To make the galette, roll out the pie dough and spread some jam in a circle on the bottom. I used strawberry blueberry freezer jam because, as my husband keeps informing me, we are woefully short on jam at our house (which means, if the Smucker's Raspberry Preserves are all gone, there's not really a point to getting up in the morning.) I couldn't really taste it at the end, though, so I suppose a particular jam-flavored deficiency isn't the end of the world. Then I topped the jam with some crushed graham crackers to help absord the fruit juice. Put the fruit, cut side down, on top and cram in as much as you can- it will shrink down when baked.

Gather up the edges and fold them over to enclose the fruit. Bake on a silicone sheet lined pan.

After the initial bake time, I was seriously tempted to just break out some forks and enjoy this beauty. Without any topping, it still looked juicy, bright, and delicious.

However, I resisted the urge to indulge immediately and put the custard on top, around the fruit. It started out kind of whitish but lost some of it's opacity in the oven. Even so, I thought the custard was a nice touch and I will definitely include it next time (though I only used less than half of the mix, so I will make less.)

She's finally done! I absolutely love this crust recipe and thought it was just the right color and texture. Can you see all the dark, juicy goo coming out of my galette? Even with double the graham cracker crumbs there was a little mess. Next time I'll use a bit more crumbs so that it looks a little nicer!

Out of the oven, the galette was a little intimidating to transfer, but I ended up just picking up either end of the Silpat, plopping it onto the platter, and sliding the mat out like a kitchen magician (that is, very carefully!)

This baby is all dressed up and ready to serve. I loved the rustic look and cutting into it didn't feel so wrong like it does when a dessert is "too" pretty if you know what I mean (but I usually get over that pretty quickly!)

Go ahead, dive in. This isn't a fancy pants dessert- it's a tell-the-photographer-to-hurry up-already and lick-your-fingers kind of dessert. Perfect. This week's Tuesdays with Dorie choice comes from Michelle and you can find the recipe on her blog.

July 28, 2008

Pei Wei Spicy Chicken Salad

My husband and I have had the same problem since we've met. He likes Chinese and I like Italian. I know, that's a big problem (almost as big of problem as both being Virgos, which apparently is pretty serious and I was told we should have broken it off straight away because of that! Fortunately, we're five years strong despite our close birthdays!) Anyways, I can't get enough Italian and when he sees me boil a big pot of water he rolls his eyes and dreads the inevitable sound of the pasta shaking out of the box.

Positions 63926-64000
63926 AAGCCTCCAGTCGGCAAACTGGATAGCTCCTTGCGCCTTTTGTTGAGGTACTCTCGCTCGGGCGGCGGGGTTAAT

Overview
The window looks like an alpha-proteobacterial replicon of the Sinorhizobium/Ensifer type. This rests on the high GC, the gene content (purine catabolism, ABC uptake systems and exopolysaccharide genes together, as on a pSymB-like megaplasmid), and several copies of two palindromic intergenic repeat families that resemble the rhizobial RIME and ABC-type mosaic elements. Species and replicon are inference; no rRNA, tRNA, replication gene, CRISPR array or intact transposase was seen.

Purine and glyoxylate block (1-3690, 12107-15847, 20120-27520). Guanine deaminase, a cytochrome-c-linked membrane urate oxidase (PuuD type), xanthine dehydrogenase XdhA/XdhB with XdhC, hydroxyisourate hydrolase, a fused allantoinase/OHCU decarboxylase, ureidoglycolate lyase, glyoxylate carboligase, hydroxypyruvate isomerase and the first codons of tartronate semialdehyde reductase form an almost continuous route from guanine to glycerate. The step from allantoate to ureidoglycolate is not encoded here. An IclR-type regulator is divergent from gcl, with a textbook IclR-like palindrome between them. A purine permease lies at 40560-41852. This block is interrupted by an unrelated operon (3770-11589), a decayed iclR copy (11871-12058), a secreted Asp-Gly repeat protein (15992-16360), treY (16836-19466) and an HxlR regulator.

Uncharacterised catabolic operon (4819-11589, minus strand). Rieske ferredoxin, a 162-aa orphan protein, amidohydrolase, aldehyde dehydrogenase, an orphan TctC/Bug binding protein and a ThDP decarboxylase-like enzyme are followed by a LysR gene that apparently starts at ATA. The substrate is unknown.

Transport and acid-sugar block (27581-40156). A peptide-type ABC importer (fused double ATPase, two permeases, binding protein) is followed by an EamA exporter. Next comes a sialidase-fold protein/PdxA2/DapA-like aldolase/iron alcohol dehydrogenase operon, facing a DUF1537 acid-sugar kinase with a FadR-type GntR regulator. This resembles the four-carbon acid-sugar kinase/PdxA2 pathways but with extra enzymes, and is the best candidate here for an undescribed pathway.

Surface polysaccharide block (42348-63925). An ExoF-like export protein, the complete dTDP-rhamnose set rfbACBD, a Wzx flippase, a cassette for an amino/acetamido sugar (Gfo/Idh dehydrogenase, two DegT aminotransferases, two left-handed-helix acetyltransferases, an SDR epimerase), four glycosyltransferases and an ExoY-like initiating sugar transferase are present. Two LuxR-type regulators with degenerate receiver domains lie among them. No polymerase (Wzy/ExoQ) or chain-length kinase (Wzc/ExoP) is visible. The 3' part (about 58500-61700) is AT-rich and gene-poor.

So last week, I decided that we would compromise- Chinese on Thursday and Italian on Friday. The flavors of this salad are wonderful- spicy, sweet, crunchy. I love how the dressing mixes with the sauce from the chicken to make such a delicious dressing. This salad comes together in a flash thanks to the store bought chicken. I know, half of the people who read this blog roll their eyes at the chicken from the freezer case, and the other half says, "Finally something simple I will make!" I don't normally reach for premade foods but I don't have a deep fryer and the whole idea is to have the Pei Wei salad in less time than it takes to go to Pei Wei! So, stop by the freezer case next time you are at Costco and pick up some Orange Chicken. When your Chinese-Loving Husband comes home STARVING from work, you'll be glad you did (even if it's not Italian)! Add if he's really starving, cook up some brown rice to go on the side. Yum.

Pei Wei Spicy Chicken Salad
adapted from Pimp my Dinner

1 Head of Romaine Lettuce, washed and sliced
1 Tomato, chopped
1 Red Bell Pepper, chopped
1 Cucumber, sliced
1 Cup Snap Peas, sliced in half
1/2 Cup Bean Sprouts
4 Green Onions, chopped
3 Carrots (or 12 baby carrots), sliced thinly
1 Package of Orange Chicken (from the freezer section at Costco if you can get it)

Line a baking sheet with a Silpat or foil and bake the chicken until the internal temperature reads 165, rotating half way through.

Meanwhile, in a large microwave safe bowl, pour in the Orange sauce and warm through in the microwave. After the chicken is cooked, toss in the dressing bowl and set aside.

Assemble the vegetables in a large bowl and toss. Prepare dressing. Serve salad topped with dressing and spicy chicken. For more heat, add a little Sriracha Chili Sauce to the chicken.

Simple Lime Vinaigrette
by Anne Strawberry

Juice of one lime
Extra Virgin Olive Oil
1 Tablespoon of Sugar
Salt and Pepper to taste

Pour the lime juice into a small, screw-top jar. Add triple the amount of extra virgin olive oil. Add the Sugar, Salt and pepper to taste, and shake to combine. I use a little tiny jar and it turns out to be about 1 Tablespoon of juice and 3 Tablespoons of oil. Just be sure to get a good ratio, so the dressing isn't too tart. Pour over salad, toss to combine.

July 25, 2008

Rhubarb and Vanilla Beans

Yesterday, I was innocently browsing the produce at the grocery story when I was suddenly caught off-guard by a shocking new presence. RHUBARB. That's right, after two weeks of checking every store I knew without success, I found rhubarb at the store down the street that I frequent at least twice a week (and usually more since we tend to run out of my son's favorite food group, MMMMILK as he calls it!)

Seriously though, why is it that things turn up when you don't need them anymore? At least if the urge to make another fruit dessert hits in the next little while I'll have a source.